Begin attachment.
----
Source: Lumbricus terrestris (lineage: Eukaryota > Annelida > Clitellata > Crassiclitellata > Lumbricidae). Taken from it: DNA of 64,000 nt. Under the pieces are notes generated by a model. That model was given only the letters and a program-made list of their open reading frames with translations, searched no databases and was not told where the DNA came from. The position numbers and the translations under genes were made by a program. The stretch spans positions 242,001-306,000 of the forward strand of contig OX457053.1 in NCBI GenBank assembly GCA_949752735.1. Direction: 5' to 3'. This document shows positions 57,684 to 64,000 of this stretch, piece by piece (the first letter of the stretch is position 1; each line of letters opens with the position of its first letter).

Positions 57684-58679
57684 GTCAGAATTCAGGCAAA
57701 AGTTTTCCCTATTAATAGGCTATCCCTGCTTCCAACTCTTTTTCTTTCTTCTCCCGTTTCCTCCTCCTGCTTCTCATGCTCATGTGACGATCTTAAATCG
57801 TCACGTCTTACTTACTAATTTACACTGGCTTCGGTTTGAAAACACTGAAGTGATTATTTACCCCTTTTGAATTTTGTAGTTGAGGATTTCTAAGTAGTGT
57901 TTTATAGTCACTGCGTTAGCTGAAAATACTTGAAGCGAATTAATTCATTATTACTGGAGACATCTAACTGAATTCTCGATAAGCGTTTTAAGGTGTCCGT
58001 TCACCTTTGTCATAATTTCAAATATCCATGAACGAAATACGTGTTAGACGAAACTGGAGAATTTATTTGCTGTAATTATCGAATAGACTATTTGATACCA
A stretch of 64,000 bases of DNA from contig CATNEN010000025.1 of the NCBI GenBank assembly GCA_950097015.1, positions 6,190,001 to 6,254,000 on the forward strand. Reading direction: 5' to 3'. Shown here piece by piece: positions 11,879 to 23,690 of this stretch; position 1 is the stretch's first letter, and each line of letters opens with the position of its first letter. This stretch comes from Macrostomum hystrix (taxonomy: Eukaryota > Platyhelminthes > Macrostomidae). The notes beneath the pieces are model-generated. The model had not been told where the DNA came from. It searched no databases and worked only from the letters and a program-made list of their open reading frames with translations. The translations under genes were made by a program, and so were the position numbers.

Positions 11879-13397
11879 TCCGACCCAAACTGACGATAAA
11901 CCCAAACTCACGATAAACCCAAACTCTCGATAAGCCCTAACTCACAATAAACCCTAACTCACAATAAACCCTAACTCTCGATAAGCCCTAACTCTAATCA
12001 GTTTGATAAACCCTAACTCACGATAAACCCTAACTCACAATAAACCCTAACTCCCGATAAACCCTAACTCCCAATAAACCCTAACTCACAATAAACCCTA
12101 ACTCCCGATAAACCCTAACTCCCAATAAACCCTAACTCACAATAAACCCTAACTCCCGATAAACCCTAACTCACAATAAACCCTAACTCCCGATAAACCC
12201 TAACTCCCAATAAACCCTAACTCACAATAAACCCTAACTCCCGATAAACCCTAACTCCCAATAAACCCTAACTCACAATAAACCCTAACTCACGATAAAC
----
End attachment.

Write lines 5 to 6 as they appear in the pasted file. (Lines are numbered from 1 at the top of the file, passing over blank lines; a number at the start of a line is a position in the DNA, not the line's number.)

57801 TCACGTCTTACTTACTAATTTACACTGGCTTCGGTTTGAAAACACTGAAGTGATTATTTACCCCTTTTGAATTTTGTAGTTGAGGATTTCTAAGTAGTGT
57901 TTTATAGTCACTGCGTTAGCTGAAAATACTTGAAGCGAATTAATTCATTATTACTGGAGACATCTAACTGAATTCTCGATAAGCGTTTTAAGGTGTCCGT